Mill Neck Family of Organizations Deaf Education 2014-04-15T13:56:20Z https://millneck.org/feed/atom/ WordPress mill0405 <![CDATA[MAPping at Mill Neck]]> http://millneck.org/?p=2120 2013-09-13T16:50:57Z 2013-09-13T16:50:57Z Did you know? The New York Eye & Ear Infirmary (NYEEI) now has a Cochlear Implant (CI) satellite center based on our campus at the Mildred and Frank Feinberg Community Center for Hearing Health. Twice a month, by appointment, a licensed cochlear implant audiologist is available for MAPping (programming) services. This partnership provides a convenient location for children and adults with implants who reside in the Long Island area. For an appointment at Mill Neck, please contact the NYEEI Ear Institute at 646-438-7802.

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mill0405 <![CDATA[NYC Walk4Hearing – Sept. 29th – Support Mill Neck Steppers!]]> http://millneck.org/?p=2104 2013-09-11T18:31:28Z 2013-09-11T18:28:52Z The Hearing Loss Association of America’s (HLAA) Walk4Hearing is the largest walk of its kind taking place in multiples cities across the country. Every spring and fall thousands of walkers – children and their families, young adults, young at heart and everyone in between – form teams and walk in their communities to increase public awareness about hearing loss, help eradicate the stigma associated with it and raise funds for programs and services.

The NYC Walk4Hearing will take place on Sunday, September 29, 2013. Please support the Mill Neck steppers .

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mill0405 <![CDATA[Tea and Honey Pairing in the Manor House]]> http://millneck.org/?p=2097 2013-09-11T15:08:42Z 2013-09-11T15:08:42Z Join us on September 12, 2013 at 7 pm in the Mill Neck Manor House for a Tea and Honey Pairing with a certified tea specialist from the Clipper Ship Tea Company! Experience 5 tea and honey pairings during the event and bring home a sample of tea and coupons to the Clipper Ship Tea Co.!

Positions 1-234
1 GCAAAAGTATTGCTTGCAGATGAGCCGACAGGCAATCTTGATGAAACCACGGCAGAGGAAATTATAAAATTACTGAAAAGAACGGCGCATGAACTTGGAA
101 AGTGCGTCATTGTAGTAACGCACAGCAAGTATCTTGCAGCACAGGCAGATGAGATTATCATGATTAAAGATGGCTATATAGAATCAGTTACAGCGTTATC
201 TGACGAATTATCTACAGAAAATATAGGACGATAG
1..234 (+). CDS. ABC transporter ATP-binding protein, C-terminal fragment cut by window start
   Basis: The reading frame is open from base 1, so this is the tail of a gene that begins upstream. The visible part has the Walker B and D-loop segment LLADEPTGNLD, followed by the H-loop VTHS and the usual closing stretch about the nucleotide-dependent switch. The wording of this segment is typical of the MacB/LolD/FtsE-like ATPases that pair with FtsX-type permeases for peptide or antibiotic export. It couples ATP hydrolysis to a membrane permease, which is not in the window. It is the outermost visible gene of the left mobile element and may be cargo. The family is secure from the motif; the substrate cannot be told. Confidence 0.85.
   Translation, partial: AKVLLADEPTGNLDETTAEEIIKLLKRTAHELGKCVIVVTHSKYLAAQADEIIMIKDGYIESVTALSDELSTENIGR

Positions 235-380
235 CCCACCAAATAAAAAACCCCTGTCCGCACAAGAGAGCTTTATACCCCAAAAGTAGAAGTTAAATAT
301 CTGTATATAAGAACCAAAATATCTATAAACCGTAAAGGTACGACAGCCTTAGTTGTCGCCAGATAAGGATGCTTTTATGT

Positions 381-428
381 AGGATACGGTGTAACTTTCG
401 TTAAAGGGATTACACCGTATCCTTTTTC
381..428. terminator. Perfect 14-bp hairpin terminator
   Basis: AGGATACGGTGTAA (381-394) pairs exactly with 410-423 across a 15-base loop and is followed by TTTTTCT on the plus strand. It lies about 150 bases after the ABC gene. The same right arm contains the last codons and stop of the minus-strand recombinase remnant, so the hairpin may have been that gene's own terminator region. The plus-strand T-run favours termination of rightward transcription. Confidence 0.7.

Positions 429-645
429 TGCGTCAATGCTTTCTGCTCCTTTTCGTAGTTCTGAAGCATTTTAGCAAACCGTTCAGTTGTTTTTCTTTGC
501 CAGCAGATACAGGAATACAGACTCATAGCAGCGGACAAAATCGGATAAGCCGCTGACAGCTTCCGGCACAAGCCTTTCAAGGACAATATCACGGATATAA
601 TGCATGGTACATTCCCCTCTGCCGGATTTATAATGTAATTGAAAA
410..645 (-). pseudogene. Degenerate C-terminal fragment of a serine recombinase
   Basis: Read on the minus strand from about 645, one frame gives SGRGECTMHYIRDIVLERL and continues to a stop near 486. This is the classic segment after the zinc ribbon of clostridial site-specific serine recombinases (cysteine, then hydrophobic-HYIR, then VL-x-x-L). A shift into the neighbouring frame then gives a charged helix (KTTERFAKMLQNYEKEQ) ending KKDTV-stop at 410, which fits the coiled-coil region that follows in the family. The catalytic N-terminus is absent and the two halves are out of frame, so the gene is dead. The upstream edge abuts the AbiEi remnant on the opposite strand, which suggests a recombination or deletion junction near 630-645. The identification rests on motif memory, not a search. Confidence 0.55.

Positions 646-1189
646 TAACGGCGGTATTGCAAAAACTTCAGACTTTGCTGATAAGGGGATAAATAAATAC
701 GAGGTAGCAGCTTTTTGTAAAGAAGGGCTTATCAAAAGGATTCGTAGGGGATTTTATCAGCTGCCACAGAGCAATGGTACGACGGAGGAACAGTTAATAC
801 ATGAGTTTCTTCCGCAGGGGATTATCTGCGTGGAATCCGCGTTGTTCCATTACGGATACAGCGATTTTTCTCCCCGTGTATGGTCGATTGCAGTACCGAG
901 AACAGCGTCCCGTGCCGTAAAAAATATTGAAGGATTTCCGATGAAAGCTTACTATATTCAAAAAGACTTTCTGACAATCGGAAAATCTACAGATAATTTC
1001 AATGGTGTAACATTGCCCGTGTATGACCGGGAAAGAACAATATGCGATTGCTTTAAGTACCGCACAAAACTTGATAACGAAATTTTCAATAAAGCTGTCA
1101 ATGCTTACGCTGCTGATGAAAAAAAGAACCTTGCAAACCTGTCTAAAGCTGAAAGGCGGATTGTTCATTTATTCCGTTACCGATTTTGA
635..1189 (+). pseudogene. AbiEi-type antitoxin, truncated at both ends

Click here to register!

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Lauren http://mill0405 <![CDATA[Sail the Sound for Deafness Photo Recap]]> http://millneck.org/?p=1930 2013-09-11T14:08:41Z 2013-09-10T15:30:22Z

Sail the Sound for Deafness from Lauren Podstupka on Vimeo.

Our second annual Sail the Sound for Deafness classic yacht regatta and cocktail party was a success! Check out the slideshow video for pictures of the event.

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mill0405 <![CDATA[Deaf Education]]> http://millneck.org/?p=153 2013-09-11T14:30:27Z 2013-08-22T12:19:50Z Mill Neck Manor School for the Deaf
was established in 1951 to help Deaf children unlock their potential through quality education. Our specially-trained staff, carefully structured programs and access to the newest technologies give our students the academic knowledge and confidence they need to be successful both in and out of the classroom. Our care for each child does not end when the school day does. We are also committed to the people who are a regular part of the child’s life: the family.

About Mill Neck School for the DeafFor almost 200 years, the residents of New York State have relied on the expertise of a unique group of schools to provide educational services to children who are Deaf, blind or physically disabled. These schools are known as the 4201 Schools. Mill Neck Manor School for the Deaf is one of eleven 4201 Schools located throughout New York State. Each school has its own Board of Directors, receives financial support for operating expenses from New York State and depends on private donations for program enhancements. There are no charges to parents for educational costs.

 

Infant/Toddler Program

The Mill Neck Manor Infant/Toddler Program serves the needs of children from birth to age three who are Deaf or hard-of-hearing, including children who are multiply disabled. An interdisciplinary team of specialists in the fields of education, speech and language, rehabilitation and counseling combine their efforts to aid the development of each child. Emphasis is placed on learning language naturally through the modality chosen by the parent; audition, speech, speechreading and sign language. Parents, teachers and an audiologist work to properly evaluate and fit infants and toddlers with hearing aids as early as possible. Our staff supports parent’s choice, while providing them with the most recent information and research regarding children with hearing loss and access to speech and audiological equipment. This program is family-centered; therefore the professionals focus on the parents developing the skills needed to foster natural language development.